Currently, three TNFα antagonists are available for use in psoriasis: infliximab (Remicade®), etanercept (Enbrel®), and adalimumab (Humira®). While all three block TNFα in vivo, they differ significantly in structure and exact mechanism of action. Infliximab is a chimeric human/murine monoclonal antibody that can bind both soluble and membrane-bound TNFα and effectively neutralize its activity [4]. Adalimumab, a fully human antibody [5], functions in the same way as infliximab, binding both soluble and membrane bound TNFα. In contrast, etanercept is a receptor fusion protein and is composed of two human TNFα receptors fused to the Fc portion of a human antibody. Etanercept binds free TNFα and weakly inhibits TNFα trimers in vivo [4]. Of these three antagonists, etanercept is the least effective [6]. Infliximab, due to its non-human (chimeric) structure, carries higher risk of inducing neutralizing antibodies, particularly in patients on intermittent therapy, and this can lead to decreased efficacy and lack of response to treatment [7]. Consequently, some dermatologists recommend concomitantly treating patients with methotrexate [8-13], although no clear guidelines exist.

As mentioned above, there is a slight difference in the way that these agents work. Additionally, the dosing regimens for these three agents differ significantly (Figure 2 and Table 1). TNF antagonists cause immunosuppression and are contraindicated in patients with chronic leg ulcers, persistent or recurrent chest infections, indwelling catheters, demyelinating diseases, congestive cardiac failure (New York Heart Association classes III and IV) and malignancy (except adequately treated non-melanoma skin cancer) [14]. Latent tuberculosis can also reactivate during treatment, although this has been shown to be lower for etanercept [12] compared to the other two agents. Therefore, patients with untreated or latent tuberculosis should receive a full 9-month course of isoniazid before initiating treatment with TNF antagonists [12]. Furthermore, screening with the tuberculin skin test is recommended in all individuals prior to treatment [12], and patients receiving treatment are encouraged to undergo yearly tuberculosis screenings for the duration of the regimen [12].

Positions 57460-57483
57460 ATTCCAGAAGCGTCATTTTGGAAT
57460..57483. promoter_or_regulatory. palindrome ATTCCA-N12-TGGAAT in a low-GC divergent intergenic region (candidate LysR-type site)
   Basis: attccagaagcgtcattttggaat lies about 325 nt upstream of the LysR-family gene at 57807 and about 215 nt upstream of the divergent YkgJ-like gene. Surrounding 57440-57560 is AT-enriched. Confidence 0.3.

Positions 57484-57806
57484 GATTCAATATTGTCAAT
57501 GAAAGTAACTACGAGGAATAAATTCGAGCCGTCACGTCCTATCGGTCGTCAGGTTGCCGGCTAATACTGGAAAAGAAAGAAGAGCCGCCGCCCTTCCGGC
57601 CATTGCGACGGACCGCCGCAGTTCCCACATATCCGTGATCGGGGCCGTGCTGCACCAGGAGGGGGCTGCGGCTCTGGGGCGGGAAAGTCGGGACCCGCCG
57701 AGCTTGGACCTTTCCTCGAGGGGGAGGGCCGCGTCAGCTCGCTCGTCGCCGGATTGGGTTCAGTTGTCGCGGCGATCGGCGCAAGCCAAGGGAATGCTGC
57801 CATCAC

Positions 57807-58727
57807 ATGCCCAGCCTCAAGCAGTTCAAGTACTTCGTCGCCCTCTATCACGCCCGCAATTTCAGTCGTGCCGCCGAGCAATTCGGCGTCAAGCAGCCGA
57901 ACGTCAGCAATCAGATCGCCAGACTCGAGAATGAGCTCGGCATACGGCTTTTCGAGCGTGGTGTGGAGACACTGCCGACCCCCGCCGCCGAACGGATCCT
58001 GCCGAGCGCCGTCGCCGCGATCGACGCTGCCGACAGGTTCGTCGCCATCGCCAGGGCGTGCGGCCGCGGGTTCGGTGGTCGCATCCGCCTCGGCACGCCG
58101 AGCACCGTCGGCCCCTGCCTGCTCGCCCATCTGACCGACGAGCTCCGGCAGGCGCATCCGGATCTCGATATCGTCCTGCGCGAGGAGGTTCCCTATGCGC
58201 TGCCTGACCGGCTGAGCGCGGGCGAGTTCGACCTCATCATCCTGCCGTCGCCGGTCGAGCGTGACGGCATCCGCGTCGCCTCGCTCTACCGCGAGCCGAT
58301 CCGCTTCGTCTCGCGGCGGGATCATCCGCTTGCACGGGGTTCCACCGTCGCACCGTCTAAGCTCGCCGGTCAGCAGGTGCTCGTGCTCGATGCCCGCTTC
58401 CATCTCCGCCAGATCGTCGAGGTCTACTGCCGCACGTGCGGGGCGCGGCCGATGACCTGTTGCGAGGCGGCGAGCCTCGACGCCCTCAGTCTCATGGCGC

Figure 2.
Dosing regimens for the three TNF antagonists
Table 1.
Clinical guidelines for TNF inhibitor use [5]

Due to the substantial cost and risks associated with TNF-inhibitor therapy, several guidelines have been published for their use in psoriasis [5,12]. It is recommended that these agents only be used in patients with extensive skin disease or in patients with limited skin disease unresponsive to topical and/or targeted phototherapy. There are limited data regarding the use of these medications in children except for etanercept [5,13].